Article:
Grand designs on science1st February 2012 | by STEPHEN LEWIS York Press
A new outdoor exhibition this summer will use startling images to showcase the world-leading research taking place in York. STEPHEN LEWIS reports on the York Science and Innovation Grand Tour
YOU have probably never heard of gribbles. There is no reason why you should have done. They are tiny marine shrimps that live on Britain’s south coast and look a bit like sea-dwelling woodlice.
These humble little invertebrates, however – a picture of two of them can be seen above – might hold the key to unlocking one of the great challenges of our times: developing new biofuels to replace oil and gas.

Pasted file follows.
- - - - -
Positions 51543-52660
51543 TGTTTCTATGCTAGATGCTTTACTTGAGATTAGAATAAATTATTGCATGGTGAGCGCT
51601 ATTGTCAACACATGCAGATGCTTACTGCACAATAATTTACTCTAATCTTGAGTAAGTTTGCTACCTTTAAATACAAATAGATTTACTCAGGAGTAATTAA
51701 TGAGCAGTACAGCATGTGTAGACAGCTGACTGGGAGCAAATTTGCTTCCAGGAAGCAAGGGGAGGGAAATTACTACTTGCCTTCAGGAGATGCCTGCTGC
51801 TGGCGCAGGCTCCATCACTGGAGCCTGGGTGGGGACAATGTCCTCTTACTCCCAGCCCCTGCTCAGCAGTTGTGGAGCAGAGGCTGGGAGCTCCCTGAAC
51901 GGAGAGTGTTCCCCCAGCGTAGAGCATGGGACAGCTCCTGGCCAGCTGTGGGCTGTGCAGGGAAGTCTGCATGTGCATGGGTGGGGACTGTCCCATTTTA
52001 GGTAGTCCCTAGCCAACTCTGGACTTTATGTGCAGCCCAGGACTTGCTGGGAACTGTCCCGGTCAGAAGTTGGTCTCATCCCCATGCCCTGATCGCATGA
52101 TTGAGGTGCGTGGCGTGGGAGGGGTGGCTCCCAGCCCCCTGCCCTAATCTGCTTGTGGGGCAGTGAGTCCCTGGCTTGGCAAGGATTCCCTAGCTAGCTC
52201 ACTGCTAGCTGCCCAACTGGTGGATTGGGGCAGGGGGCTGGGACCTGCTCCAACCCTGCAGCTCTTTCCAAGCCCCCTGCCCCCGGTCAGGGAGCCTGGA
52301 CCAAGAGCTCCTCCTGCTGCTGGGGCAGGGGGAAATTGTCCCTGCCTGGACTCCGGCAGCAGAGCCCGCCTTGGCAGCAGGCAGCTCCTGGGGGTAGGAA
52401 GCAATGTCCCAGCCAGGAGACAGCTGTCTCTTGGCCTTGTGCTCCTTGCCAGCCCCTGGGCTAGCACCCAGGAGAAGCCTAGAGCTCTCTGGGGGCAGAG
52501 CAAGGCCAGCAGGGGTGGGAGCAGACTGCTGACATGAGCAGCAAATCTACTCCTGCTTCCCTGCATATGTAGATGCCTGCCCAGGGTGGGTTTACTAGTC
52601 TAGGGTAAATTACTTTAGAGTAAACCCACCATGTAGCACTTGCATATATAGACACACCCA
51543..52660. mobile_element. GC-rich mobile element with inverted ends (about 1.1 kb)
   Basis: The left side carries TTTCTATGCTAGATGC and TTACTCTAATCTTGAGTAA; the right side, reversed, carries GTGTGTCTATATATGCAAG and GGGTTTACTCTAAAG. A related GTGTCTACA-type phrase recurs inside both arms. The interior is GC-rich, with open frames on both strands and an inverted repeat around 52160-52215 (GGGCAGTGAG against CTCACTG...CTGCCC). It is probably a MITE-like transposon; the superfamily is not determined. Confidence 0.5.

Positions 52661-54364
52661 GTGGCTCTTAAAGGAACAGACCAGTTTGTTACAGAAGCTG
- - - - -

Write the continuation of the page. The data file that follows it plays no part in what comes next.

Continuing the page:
The secret lies in their digestive system. Their bodies produce enzymes (chemicals that help in the digestive process) which enable them to break down cellulose, one of the key building blocks of plants.
Humans cannot digest cellulose, which is one of the reasons we cannot eat grass or tough, woody plants. Gribbles can, and scientists at the University of York’s new Biorenewables Development Centre hope that by extracting the powerful enzymes from gribbles, they will be able to study how they work – then copy the process so that grasses, straw and willow can all be broken down more efficiently into fuel.
In theory, they could improve the efficiency of converting such crops into fuel many times over – making biofuels much more economically practical.
The story of the gribbles is one of many tales of scientific ingenuity and innovation involving York scientists and inventors that will be told in a new outdoor exhibition of photographs and images being staged across the city centre this summer.